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Innovation at Work

How the MIT Climate CoLab harnesses collective intelligence to combat climate change

Thomas W. Malone speaks at the 2013 Climate CoLabThomas W. Malone speaks at the 2013 Climate CoLab

By Thomas W. Malone
Patrick J. McGovern (1959) Professor of Management;
Professor of Information Technology;
Director, MIT Center for Collective Intelligence

There’s a strong consensus among scientists that our climate is changing, that human activities are part of the cause, and that, no matter what else we do, we’ll need to adapt to things like ever-rising sea levels, more frequent droughts, and more intense storms. Of course, no one knows for sure exactly when and how all these things will happen, but many people would say that figuring out what to do about these risks is one of the most important problems facing humanity today.

Unfortunately, this is a very complicated problem! Solving it will require combining knowledge across all disciplines—from the economics of technological change to the psychology of consumer decision-making to the politics of countries around the world.

And, also unfortunately, the largely topdown approaches we’ve tried so far—such as international treaties and national legislation— haven’t worked very well. These are all reasons for pessimism.

But there is at least one reason for optimism: We now have a new way of solving big, hard, complicated problems. As examples like Wikipedia, open source software, and citizen science show, it’s now possible to harness the collective intelligence of thousands of people all over the world, at a scale and with a degree of collaboration that was never before possible.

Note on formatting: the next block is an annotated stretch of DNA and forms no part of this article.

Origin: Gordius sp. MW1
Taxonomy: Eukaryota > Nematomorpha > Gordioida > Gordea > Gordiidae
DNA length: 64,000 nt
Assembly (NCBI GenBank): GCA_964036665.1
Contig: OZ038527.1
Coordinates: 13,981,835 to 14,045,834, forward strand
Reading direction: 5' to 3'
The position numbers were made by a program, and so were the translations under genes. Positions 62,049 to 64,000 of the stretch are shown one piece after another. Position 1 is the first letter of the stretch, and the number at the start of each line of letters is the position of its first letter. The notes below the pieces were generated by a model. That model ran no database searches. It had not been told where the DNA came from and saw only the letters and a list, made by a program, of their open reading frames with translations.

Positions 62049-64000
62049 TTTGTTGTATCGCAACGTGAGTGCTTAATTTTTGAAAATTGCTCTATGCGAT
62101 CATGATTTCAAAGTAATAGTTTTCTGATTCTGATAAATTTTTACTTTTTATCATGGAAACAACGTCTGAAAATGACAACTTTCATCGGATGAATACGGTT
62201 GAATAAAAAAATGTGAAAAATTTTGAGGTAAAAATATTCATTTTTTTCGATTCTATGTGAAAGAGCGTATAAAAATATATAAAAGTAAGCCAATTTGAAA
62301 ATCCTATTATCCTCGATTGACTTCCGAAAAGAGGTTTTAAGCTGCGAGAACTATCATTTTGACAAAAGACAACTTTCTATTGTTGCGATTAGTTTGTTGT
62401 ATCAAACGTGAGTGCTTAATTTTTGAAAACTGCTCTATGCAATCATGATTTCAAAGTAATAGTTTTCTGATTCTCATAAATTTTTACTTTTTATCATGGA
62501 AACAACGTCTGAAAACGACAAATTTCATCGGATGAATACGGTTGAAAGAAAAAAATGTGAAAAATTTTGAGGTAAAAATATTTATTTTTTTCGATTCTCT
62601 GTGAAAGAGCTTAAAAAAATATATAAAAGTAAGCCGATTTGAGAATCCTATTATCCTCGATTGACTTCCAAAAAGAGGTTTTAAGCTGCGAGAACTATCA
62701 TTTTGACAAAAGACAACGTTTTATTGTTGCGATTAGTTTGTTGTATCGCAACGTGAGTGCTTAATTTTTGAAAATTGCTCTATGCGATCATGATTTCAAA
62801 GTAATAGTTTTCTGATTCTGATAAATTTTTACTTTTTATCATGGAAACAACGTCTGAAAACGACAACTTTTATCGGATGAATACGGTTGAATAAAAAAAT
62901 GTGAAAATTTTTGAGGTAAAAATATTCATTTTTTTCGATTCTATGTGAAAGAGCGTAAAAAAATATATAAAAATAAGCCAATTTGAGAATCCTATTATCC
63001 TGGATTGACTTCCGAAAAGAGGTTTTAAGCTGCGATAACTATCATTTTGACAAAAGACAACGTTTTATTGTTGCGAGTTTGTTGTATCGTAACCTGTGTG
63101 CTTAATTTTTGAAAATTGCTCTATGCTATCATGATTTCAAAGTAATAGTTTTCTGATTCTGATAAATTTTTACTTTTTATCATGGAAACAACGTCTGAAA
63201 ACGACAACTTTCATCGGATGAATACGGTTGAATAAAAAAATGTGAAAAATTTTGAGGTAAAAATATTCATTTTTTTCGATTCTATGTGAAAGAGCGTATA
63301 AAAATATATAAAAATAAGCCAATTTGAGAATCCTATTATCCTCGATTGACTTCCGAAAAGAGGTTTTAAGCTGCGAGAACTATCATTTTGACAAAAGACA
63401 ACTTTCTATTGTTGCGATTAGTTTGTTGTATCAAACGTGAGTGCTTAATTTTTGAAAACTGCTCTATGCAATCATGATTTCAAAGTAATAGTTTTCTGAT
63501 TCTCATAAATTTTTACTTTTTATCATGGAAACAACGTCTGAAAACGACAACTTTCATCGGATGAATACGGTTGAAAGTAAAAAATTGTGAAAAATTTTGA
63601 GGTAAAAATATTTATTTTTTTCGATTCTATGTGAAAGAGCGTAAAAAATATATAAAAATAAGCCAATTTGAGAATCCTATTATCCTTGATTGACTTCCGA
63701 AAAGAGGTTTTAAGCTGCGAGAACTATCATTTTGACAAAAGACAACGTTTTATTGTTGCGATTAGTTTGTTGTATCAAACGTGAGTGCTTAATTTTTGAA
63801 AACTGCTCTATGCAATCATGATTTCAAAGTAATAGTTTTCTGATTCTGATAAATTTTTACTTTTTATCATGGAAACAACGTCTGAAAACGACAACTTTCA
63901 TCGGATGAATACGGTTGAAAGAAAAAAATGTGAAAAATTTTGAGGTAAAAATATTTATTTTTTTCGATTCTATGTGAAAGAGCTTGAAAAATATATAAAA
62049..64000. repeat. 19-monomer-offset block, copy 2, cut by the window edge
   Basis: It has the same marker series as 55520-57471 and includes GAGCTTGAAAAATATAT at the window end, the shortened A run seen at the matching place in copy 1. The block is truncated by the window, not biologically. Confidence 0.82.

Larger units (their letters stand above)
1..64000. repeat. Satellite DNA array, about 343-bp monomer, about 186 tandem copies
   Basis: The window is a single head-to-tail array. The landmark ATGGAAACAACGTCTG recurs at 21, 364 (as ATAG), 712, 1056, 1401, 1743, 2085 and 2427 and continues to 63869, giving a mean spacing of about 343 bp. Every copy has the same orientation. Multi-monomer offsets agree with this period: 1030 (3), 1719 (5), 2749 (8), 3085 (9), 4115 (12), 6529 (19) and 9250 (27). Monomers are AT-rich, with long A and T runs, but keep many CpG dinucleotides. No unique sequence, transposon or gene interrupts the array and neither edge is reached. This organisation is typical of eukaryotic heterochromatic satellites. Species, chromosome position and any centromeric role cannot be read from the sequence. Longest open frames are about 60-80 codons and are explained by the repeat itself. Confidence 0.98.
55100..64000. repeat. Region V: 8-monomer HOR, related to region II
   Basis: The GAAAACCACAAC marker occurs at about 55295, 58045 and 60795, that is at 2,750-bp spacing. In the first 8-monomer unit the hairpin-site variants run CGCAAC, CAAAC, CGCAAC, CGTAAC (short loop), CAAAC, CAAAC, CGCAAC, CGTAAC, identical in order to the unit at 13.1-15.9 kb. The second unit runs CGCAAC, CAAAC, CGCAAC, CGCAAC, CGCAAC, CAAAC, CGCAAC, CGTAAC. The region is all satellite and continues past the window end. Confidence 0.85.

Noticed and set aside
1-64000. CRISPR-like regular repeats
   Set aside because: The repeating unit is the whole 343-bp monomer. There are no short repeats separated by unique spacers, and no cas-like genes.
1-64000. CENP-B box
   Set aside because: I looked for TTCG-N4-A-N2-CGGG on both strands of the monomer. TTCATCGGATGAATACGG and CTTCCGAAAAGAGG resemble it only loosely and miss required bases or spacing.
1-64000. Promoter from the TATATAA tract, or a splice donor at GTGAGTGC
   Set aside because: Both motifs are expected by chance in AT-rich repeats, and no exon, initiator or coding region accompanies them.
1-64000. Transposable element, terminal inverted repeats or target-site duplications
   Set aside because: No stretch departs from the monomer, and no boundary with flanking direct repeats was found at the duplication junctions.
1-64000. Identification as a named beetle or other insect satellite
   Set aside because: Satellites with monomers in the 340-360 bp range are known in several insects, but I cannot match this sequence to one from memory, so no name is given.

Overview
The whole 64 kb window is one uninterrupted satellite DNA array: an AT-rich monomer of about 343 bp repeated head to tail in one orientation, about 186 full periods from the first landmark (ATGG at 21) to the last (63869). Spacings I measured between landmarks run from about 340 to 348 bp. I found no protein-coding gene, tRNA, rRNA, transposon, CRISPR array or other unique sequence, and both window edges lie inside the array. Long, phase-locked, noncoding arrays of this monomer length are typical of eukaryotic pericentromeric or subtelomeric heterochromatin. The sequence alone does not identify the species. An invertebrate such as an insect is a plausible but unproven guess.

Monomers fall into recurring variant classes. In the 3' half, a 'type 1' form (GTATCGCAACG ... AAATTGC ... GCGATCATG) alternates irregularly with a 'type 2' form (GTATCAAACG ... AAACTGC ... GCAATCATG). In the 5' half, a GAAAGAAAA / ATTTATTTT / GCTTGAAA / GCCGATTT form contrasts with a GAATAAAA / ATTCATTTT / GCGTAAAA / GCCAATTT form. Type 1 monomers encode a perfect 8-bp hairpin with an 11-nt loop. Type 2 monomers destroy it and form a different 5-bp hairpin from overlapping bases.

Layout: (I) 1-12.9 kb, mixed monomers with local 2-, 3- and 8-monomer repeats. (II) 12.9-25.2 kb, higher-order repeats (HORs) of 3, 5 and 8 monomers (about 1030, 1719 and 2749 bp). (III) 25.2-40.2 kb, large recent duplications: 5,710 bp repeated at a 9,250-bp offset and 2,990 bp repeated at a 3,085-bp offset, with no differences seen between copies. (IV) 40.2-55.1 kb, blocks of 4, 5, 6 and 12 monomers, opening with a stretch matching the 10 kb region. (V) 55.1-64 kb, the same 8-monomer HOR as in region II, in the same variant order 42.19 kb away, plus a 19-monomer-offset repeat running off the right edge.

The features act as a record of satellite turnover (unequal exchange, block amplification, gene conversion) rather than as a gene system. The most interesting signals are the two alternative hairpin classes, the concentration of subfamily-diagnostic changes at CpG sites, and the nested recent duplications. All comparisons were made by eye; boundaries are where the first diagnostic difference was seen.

At the MIT Center for Collective Intelligence, my colleagues and I are now applying this crowdsourcing approach to the problem of what to do about global climate change. Five years ago, we developed the Climate CoLab, a global Internet-based community that pools people’s intelligence through a portfolio of competitions that seek promising solutions to this intractable problem. Our goal is to draw people in and motivate them. In return, they get recognition and visibility for their ideas, as well as a chance to make a difference. In some cases, the winners also receive monetary prizes.

Activity on Climate CoLab is arranged around a series of contests. Currently, there are 20 active contests on the site ranging from “How could a national price on carbon be implemented in the U.S.?” to “How can greenhouse gas emissions from the electricity sector be minimized?” to “How can we empower the public and communities to build awareness and demand for green buildings?” Members of the community enter contests by proposing new actions to address climate change. These ideas can span anything from a new technology, a marketing initiative, or a new business to a community program or even a new law. Other members of the community are invited to offer their support for and comment on the ideas.

In each contest, everyone—no matter who they are or where they come from—is allowed to enter and submit an idea. The rationale being that, the solution to climate change is one in which all of us, experts and citizens alike, need to be involved, because we never know where breakthrough ideas will originate.

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